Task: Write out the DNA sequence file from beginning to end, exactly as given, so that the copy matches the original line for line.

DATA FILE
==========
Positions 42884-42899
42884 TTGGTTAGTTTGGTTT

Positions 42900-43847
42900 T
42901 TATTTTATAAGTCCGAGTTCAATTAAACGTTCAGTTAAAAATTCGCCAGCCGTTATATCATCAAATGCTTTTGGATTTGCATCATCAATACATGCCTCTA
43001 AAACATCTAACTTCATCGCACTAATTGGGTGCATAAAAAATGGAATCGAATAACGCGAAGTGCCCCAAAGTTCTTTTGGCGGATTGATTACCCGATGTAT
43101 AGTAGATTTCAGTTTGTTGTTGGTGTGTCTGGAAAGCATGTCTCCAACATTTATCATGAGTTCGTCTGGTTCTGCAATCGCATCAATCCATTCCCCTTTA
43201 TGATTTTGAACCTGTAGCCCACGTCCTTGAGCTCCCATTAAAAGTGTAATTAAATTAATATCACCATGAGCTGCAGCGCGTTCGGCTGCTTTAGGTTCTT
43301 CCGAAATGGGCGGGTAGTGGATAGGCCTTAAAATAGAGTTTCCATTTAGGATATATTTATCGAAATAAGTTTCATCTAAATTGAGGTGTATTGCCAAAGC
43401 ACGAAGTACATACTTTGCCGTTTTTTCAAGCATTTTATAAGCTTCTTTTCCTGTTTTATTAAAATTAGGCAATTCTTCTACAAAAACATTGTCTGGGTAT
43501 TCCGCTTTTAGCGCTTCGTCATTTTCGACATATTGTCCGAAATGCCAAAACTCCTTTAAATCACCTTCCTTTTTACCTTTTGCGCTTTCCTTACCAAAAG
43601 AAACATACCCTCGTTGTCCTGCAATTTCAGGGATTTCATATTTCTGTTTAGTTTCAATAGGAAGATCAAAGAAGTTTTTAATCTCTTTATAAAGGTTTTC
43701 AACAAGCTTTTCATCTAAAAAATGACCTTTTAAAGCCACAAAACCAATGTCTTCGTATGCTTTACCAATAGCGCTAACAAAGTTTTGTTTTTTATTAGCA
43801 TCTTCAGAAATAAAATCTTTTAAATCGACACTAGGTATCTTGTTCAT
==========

Positions 42884-42899
42884 TTGGTTAGTTTGGTTT

Positions 42900-43847
42900 T
42901 TATTTTATAAGTCCGAGTTCAATTAAACGTTCAGTTAAAAATTCGCCAGCCGTTATATCATCAAATGCTTTTGGATTTGCATCATCAATACATGCCTCTA
43001 AAACATCTAACTTCATCGCACTAATTGGGTGCATAAAAAATGGAATCGAATAACGCGAAGTGCCCCAAAGTTCTTTTGGCGGATTGATTACCCGATGTAT
43101 AGTAGATTTCAGTTTGTTGTTGGTGTGTCTGGAAAGCATGTCTCCAACATTTATCATGAGTTCGTCTGGTTCTGCAATCGCATCAATCCATTCCCCTTTA
43201 TGATTTTGAACCTGTAGCCCACGTCCTTGAGCTCCCATTAAAAGTGTAATTAAATTAATATCACCATGAGCTGCAGCGCGTTCGGCTGCTTTAGGTTCTT
43301 CCGAAATGGGCGGGTAGTGGATAGGCCTTAAAATAGAGTTTCCATTTAGGATATATTTATCGAAATAAGTTTCATCTAAATTGAGGTGTATTGCCAAAGC
43401 ACGAAGTACATACTTTGCCGTTTTTTCAAGCATTTTATAAGCTTCTTTTCCTGTTTTATTAAAATTAGGCAATTCTTCTACAAAAACATTGTCTGGGTAT
43501 TCCGCTTTTAGCGCTTCGTCATTTTCGACATATTGTCCGAAATGCCAAAACTCCTTTAAATCACCTTCCTTTTTACCTTTTGCGCTTTCCTTACCAAAAG
43601 AAACATACCCTCGTTGTCCTGCAATTTCAGGGATTTCATATTTCTGTTTAGTTTCAATAGGAAGATCAAAGAAGTTTTTAATCTCTTTATAAAGGTTTTC
43701 AACAAGCTTTTCATCTAAAAAATGACCTTTTAAAGCCACAAAACCAATGTCTTCGTATGCTTTACCAATAGCGCTAACAAAGTTTTGTTTTTTATTAGCA
43801 TCTTCAGAAATAAAATCTTTTAAATCGACACTAGGTATCTTGTTCAT